Trump Administration's Stance In Cake Refusal Case Is The Latest Letdown For LGBT Advocates
MICHEL MARTIN, HOST:
This week, the Trump administration weighed in on an important civil rights case heading to the U.S. Supreme Court. The U.S. Justice Department sided with a Colorado baker who refused to make a cake for a same-sex wedding. To advocates in the LGBT community, it is just the latest disappointment from the Trump administration. NPR justice correspondent Carrie Johnson is here to tell us more. Carrie, thanks so much for joining us.
CARRIE JOHNSON, BYLINE: My pleasure.
MARTIN: So take a step back for a moment, if you would, and tell us the background on this case that the Supreme Court is, in fact, preparing to hear.
JOHNSON: Sure. The owner of a Colorado shop called Masterpiece Cakeshop refused to make a cake for a same-sex couple several years ago. Colorado, like a lot of states, has public accommodation laws that are designed for businesses that interact with the public to prevent discrimination. And this baker, Jack Phillips, said no. He violated the statute on the books in Colorado, saying he didn't want to be compelled to violate his First Amendment rights, his deeply held religious beliefs, by celebrating this gay couple's marriage. But the same-sex couple said the baker was violating their rights.
And now we're into this tug of war. This week, the Justice Department and the Trump administration sided with the baker, said the government couldn't compel him to engage in free speech. And in their brief, said an artist cannot be forced to paint. A musician cannot be forced to play, and a poet cannot be forced to write. A baker can't be forced to make a wedding cake.
MARTIN: So in this country, laws saying you can't discriminate against people and offering public services were very hard won, as I think many people will remember. But they've been on the books for decades, so I think some people might ask, why is this any different from someone who is refusing to serve black people at a lunch counter, for example, or at a restaurant? What's the difference?
JOHNSON: Well, and the Justice Department briefing anticipated this argument. Acting Solicitor General Jeffrey Wall says race is different. There's a compelling government interest in eradicating discrimination based on race. Laws that target racial bias can survive very strict scrutiny, strict review under the First Amendment. But those same classifications aren't so clear, the Trump DOJ says, for sexual orientation. Colorado only began issuing same sex-marriage licenses in 2014. And a divided Supreme Court only ruled in 2015 that same-sex couples have a fundamental right to marry. There's still a lot of litigation out there on how and if old civil rights laws that mention sex actually covers sexual orientation too.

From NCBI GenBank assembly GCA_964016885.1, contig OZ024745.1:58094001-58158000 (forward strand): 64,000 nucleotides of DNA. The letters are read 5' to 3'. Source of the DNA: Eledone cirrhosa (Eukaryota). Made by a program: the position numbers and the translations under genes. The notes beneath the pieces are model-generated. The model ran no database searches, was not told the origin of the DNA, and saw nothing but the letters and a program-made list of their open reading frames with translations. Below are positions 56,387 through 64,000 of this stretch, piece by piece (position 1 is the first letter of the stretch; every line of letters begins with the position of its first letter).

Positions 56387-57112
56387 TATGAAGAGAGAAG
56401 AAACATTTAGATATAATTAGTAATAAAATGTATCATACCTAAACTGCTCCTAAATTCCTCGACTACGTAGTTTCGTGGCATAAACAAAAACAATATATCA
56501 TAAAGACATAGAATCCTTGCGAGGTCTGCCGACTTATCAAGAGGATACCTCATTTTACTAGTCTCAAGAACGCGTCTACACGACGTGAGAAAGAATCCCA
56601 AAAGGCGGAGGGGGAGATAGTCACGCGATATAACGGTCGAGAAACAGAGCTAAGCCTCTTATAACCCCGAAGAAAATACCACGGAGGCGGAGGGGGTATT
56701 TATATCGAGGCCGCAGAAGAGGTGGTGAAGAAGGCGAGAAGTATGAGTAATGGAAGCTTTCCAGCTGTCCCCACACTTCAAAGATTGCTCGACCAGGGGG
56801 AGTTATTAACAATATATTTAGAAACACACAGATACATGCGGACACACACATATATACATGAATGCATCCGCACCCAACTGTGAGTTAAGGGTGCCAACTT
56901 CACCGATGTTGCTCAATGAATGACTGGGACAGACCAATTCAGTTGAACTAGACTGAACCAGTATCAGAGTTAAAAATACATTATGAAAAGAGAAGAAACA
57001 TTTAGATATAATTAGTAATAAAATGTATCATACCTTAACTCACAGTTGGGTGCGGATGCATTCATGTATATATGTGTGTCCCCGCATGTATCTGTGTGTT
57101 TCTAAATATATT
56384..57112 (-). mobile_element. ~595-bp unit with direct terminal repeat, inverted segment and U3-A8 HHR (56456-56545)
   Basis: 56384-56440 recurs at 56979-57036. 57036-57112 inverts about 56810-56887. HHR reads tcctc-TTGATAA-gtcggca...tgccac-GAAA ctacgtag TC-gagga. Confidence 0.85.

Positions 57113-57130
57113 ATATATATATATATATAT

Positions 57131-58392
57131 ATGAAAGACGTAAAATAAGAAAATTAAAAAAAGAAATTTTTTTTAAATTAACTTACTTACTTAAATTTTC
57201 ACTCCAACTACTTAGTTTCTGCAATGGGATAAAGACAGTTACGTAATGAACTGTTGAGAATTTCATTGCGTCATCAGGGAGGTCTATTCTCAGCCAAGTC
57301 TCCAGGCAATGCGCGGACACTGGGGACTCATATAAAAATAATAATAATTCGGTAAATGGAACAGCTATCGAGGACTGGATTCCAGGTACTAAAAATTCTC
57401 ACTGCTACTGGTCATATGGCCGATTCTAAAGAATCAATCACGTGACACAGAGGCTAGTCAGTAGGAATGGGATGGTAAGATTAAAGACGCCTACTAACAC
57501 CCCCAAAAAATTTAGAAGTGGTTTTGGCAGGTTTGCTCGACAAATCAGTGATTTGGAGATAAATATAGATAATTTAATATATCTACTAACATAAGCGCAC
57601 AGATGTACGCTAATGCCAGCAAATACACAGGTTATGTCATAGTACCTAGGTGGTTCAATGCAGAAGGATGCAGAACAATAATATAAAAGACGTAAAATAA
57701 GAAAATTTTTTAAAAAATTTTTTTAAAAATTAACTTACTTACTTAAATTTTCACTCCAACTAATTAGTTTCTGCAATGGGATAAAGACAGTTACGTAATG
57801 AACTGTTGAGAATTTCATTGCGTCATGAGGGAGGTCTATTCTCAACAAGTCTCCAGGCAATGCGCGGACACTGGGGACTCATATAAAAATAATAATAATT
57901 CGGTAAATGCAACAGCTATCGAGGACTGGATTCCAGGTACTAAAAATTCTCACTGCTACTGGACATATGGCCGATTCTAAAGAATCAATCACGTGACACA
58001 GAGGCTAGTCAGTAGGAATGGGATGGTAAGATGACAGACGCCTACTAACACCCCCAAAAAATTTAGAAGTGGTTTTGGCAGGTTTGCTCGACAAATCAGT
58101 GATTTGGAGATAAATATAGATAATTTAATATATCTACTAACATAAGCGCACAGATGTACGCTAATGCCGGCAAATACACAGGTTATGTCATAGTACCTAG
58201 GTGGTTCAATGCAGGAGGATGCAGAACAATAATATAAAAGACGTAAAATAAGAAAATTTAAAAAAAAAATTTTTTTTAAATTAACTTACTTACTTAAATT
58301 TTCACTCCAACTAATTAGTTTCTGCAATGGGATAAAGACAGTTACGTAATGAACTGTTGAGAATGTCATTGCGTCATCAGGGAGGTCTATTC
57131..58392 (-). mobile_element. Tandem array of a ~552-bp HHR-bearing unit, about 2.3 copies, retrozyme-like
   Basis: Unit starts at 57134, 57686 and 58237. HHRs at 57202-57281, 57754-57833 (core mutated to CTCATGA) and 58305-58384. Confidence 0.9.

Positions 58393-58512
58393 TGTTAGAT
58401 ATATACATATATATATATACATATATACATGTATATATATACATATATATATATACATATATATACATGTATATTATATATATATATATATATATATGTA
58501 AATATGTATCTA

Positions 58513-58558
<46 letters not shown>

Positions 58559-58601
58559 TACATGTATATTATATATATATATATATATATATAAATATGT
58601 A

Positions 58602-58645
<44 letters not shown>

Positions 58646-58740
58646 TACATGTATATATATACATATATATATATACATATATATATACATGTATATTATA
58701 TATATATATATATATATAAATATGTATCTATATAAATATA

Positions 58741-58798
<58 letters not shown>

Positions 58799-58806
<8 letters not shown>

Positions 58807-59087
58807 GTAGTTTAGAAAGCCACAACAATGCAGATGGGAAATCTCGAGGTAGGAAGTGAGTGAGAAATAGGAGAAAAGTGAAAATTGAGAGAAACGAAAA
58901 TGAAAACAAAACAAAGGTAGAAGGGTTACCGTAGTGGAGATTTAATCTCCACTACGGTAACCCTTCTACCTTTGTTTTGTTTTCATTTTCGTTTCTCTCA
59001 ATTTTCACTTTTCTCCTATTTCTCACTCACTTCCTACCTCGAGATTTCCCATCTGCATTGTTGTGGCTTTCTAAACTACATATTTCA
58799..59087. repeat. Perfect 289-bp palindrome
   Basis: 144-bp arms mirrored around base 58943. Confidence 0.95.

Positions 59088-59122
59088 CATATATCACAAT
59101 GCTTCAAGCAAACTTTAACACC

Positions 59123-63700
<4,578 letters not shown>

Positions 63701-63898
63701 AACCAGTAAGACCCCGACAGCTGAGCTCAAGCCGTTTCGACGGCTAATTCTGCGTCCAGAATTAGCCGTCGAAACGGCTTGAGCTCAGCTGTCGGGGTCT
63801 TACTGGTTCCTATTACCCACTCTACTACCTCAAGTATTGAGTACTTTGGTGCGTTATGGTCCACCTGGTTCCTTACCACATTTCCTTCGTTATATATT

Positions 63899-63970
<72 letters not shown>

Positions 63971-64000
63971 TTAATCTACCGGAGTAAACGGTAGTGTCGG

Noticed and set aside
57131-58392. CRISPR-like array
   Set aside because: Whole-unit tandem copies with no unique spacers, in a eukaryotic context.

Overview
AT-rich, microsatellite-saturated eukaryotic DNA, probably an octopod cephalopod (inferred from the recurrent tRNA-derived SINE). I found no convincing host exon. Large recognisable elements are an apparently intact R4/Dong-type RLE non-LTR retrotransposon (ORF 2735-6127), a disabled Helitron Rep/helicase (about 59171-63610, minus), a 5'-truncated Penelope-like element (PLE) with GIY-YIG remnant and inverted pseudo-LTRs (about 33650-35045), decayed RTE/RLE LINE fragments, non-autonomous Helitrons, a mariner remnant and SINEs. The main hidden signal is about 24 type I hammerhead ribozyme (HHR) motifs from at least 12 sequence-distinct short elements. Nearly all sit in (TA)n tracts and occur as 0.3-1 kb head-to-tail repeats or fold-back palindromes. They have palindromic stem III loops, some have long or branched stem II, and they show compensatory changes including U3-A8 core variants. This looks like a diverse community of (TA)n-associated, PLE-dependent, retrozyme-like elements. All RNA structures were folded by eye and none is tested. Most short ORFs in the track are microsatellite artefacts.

MARTIN: So what have you been hearing about reaction to the Justice Department's decision to weigh in on the baker's behalf?
JOHNSON: More than 80 Republican members of Congress say they're going to file their own briefs supporting this cake shop owner. He even appeared on Capitol Hill this past week with Utah Senator Mike Lee. But this matter has been getting a very different reception in the LGBT community. The American Civil Liberties Union says it was shocked that the Justice Department would support what it calls a constitutional right to discriminate. And at Lambda Legal, which fights for LGBT people, Sharon McGowan, who directs strategy for Lambda Legal, says the Trump White House has put a target on the backs of LGBT people in order to score points with its political base.
MARTIN: You know, on the campaign trail last, year some might remember that President Trump - oh, then-candidate Trump - made certain statements that at least some gay and lesbian supporters took as assurances of his support for them. So how is his record now bearing out that point of view?
JOHNSON: His record in office has not quite backed that up according to gay rights advocates. Early on in this administration, the Justice Department revoked guidelines for how schools should treat access to bathrooms and locker rooms for transgender people. In July. The president tweeted would ban transgender people from the military. And his Justice Department also went out of the way to file a brief in another case. That case said the Civil Rights Act, which provides protections against discrimination for people in the workplace, did not cover sexual orientation according to Trump's DOJ.
MARTIN: That's NPR justice correspondent Carrie Johnson. Carrie, thanks so much.
JOHNSON: You're welcome.
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